Climate change is a danger to our oceans
Climate change effects pose a great threat to the oceans. Its effects are wide-reaching and long-lasting, and it is likely many of them are on an irreversible track, even if our efforts to reduce greenhouse gas emissions keep global warming well below 2°C.
In the effort to address the effects of climate change on the oceans, the European Parliament’s Committee on Fisheries is working on a report that will examine consequences for fish stocks and fisheries related to rising seawater temperatures. In my capacity as member of the Committee, I will be working on this report as shadow rapporteur for the Greens/EFA group.
Warming water temperatures, melting glaciers, rising sea levels and increased acidification are transforming living conditions in the oceans. These effects of the climate crisis profoundly alter marine ecosystems. They cause migration of species to the North as their habitats become unliveable, loss of oxygen and increase of ‘dead zones’. They increase the risk of extinction for many species and habitats, be it coral reefs that have suffered from dramatic rates of bleaching, be it through increased spread of marine diseases, and many other negative consequences for marine life as we know it.
In addition, increased pressure from climate change reduces the ability of oceans to act as carbon sinks and to regulate climate conditions. For humans, this means an increase in extreme weather events. The shift in geographical spread of marine species and the concerning loss of biodiversity also means that coastal communities whose livelihood depends on the oceans are threatened.
This calls for urgent action and a commitment to adaptation strategies so the effects of climate change can be mitigated.
Climate change worsens other problems - we need to give the oceans the possibility to recover.
It is important to remember that climate change is not the only stressor to the oceans, it only worsens other existing problems. Human activities threatening marine life such as overfishing, nutrient pollution, marine litter, and deep sea mining must be urgently addressed. We have to support the fishing industry and other marine industries in transitioning to low-impact practices that will decrease harmful effects for marine ecosystems.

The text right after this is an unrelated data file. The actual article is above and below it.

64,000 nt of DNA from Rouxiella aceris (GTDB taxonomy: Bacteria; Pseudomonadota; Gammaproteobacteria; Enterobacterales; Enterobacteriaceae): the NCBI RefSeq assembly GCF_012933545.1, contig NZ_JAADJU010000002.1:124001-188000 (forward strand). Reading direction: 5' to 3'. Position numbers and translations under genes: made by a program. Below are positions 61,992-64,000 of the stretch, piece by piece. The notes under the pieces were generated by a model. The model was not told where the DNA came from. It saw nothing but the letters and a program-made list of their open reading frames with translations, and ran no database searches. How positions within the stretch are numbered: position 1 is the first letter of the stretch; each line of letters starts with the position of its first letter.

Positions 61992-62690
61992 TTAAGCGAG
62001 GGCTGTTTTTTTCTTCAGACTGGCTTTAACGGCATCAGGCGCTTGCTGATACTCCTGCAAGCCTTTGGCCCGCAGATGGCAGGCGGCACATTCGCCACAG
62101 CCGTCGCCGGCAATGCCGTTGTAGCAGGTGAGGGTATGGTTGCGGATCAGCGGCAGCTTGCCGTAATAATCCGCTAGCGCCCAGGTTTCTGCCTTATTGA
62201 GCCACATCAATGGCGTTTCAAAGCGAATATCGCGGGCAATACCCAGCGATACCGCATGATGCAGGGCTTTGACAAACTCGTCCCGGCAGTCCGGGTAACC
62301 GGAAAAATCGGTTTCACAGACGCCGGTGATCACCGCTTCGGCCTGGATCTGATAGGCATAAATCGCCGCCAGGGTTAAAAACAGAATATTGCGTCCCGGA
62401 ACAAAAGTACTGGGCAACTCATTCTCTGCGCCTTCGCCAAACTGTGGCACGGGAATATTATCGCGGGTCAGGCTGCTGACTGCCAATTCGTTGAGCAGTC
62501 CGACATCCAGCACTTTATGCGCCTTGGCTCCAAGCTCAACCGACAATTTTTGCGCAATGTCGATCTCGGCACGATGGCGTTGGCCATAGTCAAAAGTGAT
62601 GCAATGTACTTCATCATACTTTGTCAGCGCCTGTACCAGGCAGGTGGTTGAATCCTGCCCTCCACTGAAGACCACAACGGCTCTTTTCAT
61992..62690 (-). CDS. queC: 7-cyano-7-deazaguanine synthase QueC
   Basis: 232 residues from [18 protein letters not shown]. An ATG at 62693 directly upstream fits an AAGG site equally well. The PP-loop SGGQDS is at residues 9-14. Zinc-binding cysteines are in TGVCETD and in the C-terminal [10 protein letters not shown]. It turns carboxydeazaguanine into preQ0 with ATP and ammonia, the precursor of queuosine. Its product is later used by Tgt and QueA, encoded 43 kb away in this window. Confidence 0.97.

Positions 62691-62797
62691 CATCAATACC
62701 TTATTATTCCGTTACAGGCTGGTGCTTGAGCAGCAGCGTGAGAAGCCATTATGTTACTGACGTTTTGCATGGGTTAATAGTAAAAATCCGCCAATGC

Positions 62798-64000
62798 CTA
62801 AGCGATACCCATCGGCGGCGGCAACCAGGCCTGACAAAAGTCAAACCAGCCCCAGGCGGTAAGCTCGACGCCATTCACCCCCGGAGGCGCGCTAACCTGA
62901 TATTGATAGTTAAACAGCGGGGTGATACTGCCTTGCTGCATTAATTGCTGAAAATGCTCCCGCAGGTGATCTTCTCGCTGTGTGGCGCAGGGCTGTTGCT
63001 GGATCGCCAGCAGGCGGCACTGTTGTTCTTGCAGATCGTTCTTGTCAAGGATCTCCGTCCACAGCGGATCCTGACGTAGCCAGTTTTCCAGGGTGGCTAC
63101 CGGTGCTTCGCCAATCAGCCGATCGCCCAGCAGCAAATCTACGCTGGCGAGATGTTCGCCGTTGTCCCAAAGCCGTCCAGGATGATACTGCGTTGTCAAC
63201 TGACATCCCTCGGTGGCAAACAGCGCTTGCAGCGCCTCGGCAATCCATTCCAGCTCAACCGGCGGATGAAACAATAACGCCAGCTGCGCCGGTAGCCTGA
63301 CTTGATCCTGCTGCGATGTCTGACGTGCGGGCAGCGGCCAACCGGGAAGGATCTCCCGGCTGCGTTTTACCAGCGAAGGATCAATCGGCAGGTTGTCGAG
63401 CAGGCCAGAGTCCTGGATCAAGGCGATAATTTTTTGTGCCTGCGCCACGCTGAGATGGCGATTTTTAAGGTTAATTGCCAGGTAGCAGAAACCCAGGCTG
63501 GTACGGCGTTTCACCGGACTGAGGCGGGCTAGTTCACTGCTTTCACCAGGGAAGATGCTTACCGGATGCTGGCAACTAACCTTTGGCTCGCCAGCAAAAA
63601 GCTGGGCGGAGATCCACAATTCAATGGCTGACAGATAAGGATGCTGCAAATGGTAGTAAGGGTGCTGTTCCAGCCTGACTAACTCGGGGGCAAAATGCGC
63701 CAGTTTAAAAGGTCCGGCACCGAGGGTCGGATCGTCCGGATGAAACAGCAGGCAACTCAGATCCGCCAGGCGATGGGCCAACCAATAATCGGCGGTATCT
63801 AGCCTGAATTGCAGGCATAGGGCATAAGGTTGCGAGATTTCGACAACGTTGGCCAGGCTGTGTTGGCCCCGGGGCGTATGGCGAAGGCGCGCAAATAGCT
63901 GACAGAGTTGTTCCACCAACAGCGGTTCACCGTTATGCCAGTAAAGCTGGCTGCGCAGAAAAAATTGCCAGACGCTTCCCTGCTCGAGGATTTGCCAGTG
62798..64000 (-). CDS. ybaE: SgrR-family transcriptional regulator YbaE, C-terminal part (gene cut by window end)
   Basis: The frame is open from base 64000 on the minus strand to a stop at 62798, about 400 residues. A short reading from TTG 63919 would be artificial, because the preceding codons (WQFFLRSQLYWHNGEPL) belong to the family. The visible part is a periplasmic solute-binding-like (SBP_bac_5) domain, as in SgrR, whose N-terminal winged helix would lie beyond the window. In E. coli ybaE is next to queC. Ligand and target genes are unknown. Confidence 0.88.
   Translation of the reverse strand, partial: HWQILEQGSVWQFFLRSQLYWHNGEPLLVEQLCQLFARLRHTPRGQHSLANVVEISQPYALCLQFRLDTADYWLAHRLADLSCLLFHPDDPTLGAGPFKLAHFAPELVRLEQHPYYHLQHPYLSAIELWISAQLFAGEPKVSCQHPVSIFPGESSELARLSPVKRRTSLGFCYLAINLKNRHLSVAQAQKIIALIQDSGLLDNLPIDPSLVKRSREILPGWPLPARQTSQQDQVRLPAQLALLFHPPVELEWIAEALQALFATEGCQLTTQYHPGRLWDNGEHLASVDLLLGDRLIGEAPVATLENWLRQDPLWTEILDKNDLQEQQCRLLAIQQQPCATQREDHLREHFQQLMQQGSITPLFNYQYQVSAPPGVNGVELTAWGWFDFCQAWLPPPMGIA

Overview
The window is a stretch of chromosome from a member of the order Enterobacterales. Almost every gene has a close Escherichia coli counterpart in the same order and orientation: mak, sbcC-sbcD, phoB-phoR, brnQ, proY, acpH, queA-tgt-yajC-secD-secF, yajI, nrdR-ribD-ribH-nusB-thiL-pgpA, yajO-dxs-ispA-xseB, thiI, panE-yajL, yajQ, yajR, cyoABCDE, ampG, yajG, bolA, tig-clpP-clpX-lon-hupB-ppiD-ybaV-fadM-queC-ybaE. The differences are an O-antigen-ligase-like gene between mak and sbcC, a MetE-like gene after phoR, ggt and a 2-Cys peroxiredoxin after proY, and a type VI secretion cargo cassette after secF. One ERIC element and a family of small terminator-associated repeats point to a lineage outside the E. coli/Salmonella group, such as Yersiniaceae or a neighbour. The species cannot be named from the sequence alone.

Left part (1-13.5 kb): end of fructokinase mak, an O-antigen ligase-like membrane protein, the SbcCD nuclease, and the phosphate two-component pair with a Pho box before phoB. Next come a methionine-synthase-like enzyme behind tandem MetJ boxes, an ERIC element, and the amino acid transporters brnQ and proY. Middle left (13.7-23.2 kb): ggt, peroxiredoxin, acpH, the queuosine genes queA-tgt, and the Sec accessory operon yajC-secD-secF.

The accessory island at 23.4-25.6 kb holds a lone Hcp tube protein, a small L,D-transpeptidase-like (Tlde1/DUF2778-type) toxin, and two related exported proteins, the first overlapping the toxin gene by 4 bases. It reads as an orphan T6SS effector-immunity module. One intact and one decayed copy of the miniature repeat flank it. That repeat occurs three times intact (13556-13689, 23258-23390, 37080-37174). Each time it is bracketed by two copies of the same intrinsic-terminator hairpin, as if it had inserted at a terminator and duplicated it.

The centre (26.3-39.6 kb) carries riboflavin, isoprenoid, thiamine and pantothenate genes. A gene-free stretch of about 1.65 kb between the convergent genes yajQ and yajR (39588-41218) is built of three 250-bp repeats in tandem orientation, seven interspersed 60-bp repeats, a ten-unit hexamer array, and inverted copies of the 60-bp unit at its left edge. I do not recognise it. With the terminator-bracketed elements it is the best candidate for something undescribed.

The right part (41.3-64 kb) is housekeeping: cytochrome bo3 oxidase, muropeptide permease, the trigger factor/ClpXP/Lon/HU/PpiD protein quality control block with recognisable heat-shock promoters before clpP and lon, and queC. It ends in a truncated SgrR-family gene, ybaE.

Investment in well-managed and coherent marine protected areas (MPAs) will be crucial to allow marine ecosystems to recover and to give ecosystems the chance to adapt to climate change without other stressors. These marine protected areas have to be effectively designed in terms of size, location and level of protection. We also have to account for climate change adaptation strategies in the design and implementation of these MPAs, to invest in conservation and restoration measures, to focus on conserving vulnerable species at risk of extinction, and to restore damaged habitats. These measures will halt the worrying rate of biodiversity loss.
We have the tools: Let’s use them!
The good thing is: We already know a lot (albeit by far not everything there is to know) and we have the regulatory tools to make a difference. We need to make better use of existing research and legislation: Reports such as the IPCC Special Report on the Ocean and Cryosphere in a Changing Climate (2019) should inform and guide us in our way forward. The policy frameworks we already have, such as the Paris Agreement, the Sustainable Development Goals, the EU Common Fisheries Policy and the Marine Strategy Framework Directive as well as the EU Biodiversity Strategy 2030 are only some of the tools we should use in a more systematic way.
The effects of climate change are here to stay, and we need to act fast to mitigate their effects on the marine ecosystems and our own livelihood. This problem requires an unprecedented level of coordination and cooperation between countries on a European and global level. It is a big issue to tackle, but it is vital that we act on it, with the appropriate level of ambition and decisiveness.